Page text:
This song (and whole album really) knocks the ball out of the park. When I listen to Kendrick Lamar talking about struggles with depression and suicidal ideation but then conclude that–despite everything going on in the world and his own head–he emphatically, intentionally loves himself, I get chills; I get inspired; I feel motivated to love myself. I love that this attitude is in direct opposition to the normal depression response to internal or external crises. When something bad happens in my life, my depression tells me that it is my fault. After years of depression and suicidal ideation, it often doesn’t take much to make me feel that something is so deeply my fault that I need to either self-harm or kill myself. If my husband is overwhelmed by too many papers to grade, my depression tells me that it is because I haven’t provided him with enough work time or that he works too much because I can’t work. Depression tells me that because it is my fault, I need to do something to rectify my mistake. I need to fix the situation and the ultimate fix is always suicide when my depression is in control. For Kendrick Lamar to respond to similar mental pressures by loving himself is a rebellion against the depression. It is a rebellion against any number of pressures that intend to make people feel they are worth less. This type of rebellious attitude can be so useful when facing depression because depression wants you to give in and you must fight back. One of your greatest weapons to fight depression is a well nurtured love for yourself.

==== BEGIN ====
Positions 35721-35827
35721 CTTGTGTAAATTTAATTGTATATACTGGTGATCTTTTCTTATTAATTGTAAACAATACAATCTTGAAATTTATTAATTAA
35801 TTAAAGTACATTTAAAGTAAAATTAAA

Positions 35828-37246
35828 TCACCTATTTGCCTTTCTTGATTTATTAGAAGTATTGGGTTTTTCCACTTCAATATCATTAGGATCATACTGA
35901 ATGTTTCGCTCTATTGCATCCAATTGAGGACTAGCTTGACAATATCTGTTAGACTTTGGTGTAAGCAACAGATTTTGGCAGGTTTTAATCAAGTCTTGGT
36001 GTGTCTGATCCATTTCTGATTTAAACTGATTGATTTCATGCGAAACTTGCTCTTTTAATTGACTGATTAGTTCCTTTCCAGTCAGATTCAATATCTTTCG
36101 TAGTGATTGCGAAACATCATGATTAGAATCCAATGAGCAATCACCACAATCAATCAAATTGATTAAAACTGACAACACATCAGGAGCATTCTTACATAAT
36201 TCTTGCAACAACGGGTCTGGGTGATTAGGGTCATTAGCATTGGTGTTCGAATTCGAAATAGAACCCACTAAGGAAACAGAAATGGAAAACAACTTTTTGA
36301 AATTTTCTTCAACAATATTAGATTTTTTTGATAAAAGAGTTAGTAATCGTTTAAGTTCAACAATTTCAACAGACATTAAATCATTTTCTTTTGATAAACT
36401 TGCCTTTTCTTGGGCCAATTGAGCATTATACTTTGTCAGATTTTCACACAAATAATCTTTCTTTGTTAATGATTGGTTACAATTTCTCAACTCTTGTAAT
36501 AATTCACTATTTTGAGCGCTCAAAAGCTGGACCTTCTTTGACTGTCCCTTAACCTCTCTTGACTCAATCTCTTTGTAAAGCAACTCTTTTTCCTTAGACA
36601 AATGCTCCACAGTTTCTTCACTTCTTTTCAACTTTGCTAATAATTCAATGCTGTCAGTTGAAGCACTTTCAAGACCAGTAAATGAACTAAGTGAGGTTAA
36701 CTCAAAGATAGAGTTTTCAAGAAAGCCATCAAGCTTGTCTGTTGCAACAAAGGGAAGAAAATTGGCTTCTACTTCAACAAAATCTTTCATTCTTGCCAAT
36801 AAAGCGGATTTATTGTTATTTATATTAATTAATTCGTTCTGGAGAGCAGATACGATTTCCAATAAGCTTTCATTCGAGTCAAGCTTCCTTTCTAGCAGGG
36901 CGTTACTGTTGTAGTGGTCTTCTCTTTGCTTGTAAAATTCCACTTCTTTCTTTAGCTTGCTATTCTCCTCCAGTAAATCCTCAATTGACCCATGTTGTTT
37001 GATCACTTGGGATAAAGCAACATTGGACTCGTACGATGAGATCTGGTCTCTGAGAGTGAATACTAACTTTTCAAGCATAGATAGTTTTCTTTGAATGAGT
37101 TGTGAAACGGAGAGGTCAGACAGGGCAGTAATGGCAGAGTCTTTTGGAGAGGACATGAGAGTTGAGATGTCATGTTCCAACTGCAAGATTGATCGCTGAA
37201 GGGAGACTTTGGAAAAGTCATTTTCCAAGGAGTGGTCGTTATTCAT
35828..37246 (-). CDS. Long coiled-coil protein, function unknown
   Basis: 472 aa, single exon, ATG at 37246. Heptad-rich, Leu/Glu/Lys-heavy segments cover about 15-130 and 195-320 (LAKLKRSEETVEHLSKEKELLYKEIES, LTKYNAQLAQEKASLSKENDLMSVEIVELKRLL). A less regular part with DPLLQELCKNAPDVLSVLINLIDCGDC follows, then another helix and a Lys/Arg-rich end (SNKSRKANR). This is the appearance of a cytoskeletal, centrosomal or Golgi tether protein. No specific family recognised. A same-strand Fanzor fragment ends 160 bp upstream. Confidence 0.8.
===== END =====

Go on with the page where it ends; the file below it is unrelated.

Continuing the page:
When I am overwhelmed by depression and suicidal thoughts, when I cannot even wear my glasses because it is too much to see clearly, when I can’t eat, when I can’t stop crying or get out of bed, I get angry at my depression. I remember that I don’t deserve what I am going through. It is not my fault, and I do not deserve to die for my mistakes. I get so angry at the injustice of my illness and the lies it tells me that I want to scream back–“Enough of this! I love myself!” After years of fostering a love for myself that is how strongly I feel–I love myself fiercely because if I don’t I will fall victim to the lies of my depression.

So, really, these three song lyrics touch on 3 significant ideas that I repeatedly return to in the blog: finding yourself through self discovery, understanding yourself through self-acceptance, and loving yourself unconditionally. I really appreciate lyrics that positively support these ideas, and I especially enjoy finding this kind of positivity where I didn’t expect it. Music of all kinds can be a truly wonderful help through difficult times, if it is already a source of pleasure for you. One of the greatest thing about music is that there is so much of it, and if you take the time to look you can find just about anything. I often look for music that makes me want to dance and promotes some kind of positivity. Then when I am having a bad day, I just put on my headphones, turn on one of my playlists, and I am sensorily inundated with music that makes me want to move my body and lyrics that remind me of who I am and that I am a fighter. It doesn’t always work (some days nothing really works), but more often than not, if I persist, I can make some progress on getting myself back from the edge of depressive tunnel vision. And, as I’ve said before, every battle you can win against depression counts in a life-long war. Much love and happy listening!